1 July, 2020
The NRA has successfully defended the 2017 Penalty Rates Case following an attempt by the unions to delay the final stage of Sunday penalty rate reductions.
Addressing a Full Bench of the Fair Work Commission on Monday, counsel for the NRA successfully asserted that a sudden change to the modern award, so soon before it needed to be implemented and in the early stages of the economic recovery from the COVID-19 pandemic, was in nobody’s interest.
The SDA, with the support of the AWU and RAFFWU, applied to have the final reduction to Sunday penalty rates delayed from 1 July 2020 to 1 February 2021, in line with the delayed increase to minimum wages.
Finding the arguments advanced by the NRA more compelling, the Full Bench of the Fair Work Commission dismissed the application.
The Fair Work Commission agreed with the NRA’s submission that the need to ensure a ‘stable … modern award system’ weighed against granting the last-minute attempt by the SDA to defer scheduled penalty rate reductions.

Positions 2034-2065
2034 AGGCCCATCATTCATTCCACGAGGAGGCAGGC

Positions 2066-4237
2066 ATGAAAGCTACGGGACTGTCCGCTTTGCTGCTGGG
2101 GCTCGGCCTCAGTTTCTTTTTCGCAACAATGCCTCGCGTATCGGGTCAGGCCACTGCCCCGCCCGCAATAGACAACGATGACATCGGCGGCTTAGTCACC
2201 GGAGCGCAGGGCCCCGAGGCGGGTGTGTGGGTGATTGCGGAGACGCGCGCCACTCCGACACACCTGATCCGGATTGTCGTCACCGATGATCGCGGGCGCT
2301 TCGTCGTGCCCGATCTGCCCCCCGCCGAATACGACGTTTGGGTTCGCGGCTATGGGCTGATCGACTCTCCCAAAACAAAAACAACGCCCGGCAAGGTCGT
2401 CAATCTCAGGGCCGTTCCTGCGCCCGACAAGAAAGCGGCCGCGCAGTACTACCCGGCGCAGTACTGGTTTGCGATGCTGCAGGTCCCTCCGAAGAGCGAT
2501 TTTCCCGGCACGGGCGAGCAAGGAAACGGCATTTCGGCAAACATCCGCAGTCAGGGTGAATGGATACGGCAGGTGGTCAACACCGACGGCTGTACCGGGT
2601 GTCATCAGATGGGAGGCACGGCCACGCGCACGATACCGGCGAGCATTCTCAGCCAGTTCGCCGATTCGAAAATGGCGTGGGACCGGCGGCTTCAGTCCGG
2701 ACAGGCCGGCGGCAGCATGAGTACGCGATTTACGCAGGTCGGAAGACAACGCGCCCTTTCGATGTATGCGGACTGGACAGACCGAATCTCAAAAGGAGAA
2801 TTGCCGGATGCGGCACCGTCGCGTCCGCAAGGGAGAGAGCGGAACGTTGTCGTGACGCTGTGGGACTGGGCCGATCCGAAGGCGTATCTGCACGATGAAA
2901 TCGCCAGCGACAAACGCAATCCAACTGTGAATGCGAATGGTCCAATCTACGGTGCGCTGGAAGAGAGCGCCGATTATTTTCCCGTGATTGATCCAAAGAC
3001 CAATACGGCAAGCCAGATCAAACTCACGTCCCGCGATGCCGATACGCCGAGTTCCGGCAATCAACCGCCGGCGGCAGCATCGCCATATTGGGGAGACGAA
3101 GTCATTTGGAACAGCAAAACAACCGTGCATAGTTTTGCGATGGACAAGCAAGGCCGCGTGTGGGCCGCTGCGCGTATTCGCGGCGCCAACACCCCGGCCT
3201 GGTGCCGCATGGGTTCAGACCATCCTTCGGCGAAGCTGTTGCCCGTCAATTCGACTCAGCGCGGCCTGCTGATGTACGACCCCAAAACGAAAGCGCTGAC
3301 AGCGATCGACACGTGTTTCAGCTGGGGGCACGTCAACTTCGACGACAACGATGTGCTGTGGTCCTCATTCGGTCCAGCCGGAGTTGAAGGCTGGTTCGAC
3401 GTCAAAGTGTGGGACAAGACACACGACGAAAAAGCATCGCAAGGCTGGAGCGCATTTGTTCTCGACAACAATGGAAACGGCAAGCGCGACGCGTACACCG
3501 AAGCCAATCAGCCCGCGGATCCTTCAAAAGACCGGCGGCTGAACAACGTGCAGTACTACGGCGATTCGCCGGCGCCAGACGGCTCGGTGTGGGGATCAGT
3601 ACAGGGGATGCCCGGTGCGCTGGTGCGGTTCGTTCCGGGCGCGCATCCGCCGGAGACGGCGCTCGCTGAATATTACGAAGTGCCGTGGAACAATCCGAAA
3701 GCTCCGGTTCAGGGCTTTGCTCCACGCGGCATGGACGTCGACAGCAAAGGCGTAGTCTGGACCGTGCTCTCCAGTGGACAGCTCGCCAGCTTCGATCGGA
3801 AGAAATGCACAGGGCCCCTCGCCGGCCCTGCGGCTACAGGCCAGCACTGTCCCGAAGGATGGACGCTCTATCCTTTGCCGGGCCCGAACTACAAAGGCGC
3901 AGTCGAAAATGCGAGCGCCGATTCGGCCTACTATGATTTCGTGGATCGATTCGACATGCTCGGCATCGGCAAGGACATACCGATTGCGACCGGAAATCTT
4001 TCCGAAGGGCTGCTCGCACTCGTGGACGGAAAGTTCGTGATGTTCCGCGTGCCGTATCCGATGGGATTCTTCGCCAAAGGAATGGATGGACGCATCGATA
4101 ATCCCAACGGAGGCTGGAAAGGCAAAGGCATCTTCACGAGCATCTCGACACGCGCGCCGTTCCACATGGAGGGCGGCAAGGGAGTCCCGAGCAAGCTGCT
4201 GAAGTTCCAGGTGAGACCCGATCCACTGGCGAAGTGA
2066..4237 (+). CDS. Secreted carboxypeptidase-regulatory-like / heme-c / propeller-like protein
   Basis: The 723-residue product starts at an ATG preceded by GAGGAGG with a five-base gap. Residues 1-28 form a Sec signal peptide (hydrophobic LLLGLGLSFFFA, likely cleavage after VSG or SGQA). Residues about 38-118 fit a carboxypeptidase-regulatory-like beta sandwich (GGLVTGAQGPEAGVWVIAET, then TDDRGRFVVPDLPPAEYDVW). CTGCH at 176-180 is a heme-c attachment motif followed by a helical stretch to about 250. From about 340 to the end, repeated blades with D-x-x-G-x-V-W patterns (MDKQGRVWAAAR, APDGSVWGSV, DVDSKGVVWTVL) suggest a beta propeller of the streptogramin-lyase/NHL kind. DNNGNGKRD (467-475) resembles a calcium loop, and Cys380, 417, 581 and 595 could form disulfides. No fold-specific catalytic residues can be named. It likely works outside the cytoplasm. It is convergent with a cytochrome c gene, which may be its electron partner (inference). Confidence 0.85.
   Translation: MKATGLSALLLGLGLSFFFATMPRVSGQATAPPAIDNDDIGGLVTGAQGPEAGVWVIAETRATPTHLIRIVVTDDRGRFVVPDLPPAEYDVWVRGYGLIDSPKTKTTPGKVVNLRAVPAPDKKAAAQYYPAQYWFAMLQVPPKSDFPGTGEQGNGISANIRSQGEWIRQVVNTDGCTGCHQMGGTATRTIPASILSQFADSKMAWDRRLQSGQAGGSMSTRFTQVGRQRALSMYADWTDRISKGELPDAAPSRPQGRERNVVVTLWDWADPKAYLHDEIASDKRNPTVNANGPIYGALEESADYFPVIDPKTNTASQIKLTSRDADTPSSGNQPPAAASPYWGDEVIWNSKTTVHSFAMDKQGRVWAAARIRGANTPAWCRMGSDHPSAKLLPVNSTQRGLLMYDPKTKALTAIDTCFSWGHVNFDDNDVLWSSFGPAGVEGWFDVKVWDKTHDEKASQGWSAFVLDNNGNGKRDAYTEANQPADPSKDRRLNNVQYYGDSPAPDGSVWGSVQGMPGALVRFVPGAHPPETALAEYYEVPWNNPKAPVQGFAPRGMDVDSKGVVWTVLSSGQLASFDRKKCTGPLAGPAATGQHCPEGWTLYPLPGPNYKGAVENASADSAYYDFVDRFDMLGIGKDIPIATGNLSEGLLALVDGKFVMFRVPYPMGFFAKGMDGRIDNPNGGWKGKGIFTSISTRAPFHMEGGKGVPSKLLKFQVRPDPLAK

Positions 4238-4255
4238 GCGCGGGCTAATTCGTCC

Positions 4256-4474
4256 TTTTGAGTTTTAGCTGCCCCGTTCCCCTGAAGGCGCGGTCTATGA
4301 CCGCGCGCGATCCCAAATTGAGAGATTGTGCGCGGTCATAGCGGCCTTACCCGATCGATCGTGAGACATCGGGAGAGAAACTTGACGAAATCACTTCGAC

“This decision will help struggling small business fend off Australia’s first recession in 30 years and help keep people in work. We are pleased to see common sense and caution prevail in these uncertain times,” NRA CEO Dominique Lamb said.
“The NRA supports workers being paid a fair wage, but Sunday penalty rates also have to be affordable or the worker doesn’t get a Sunday pay cheque at all.
“With 70% of retail businesses operating on reduced revenue compared to the same time last year, a delay in a long-awaited reduction to penalty rates would have had severe consequences for small businesses in particular.”
With the SDA’s application dismissed, reductions to Sunday penalty rates will take effect as intended from 1 July 2020, with the 1.75% increase to minimum wages in the General Retail Industry Award 2010 taking effect from 1 February 2021.
Source: National Retail Association.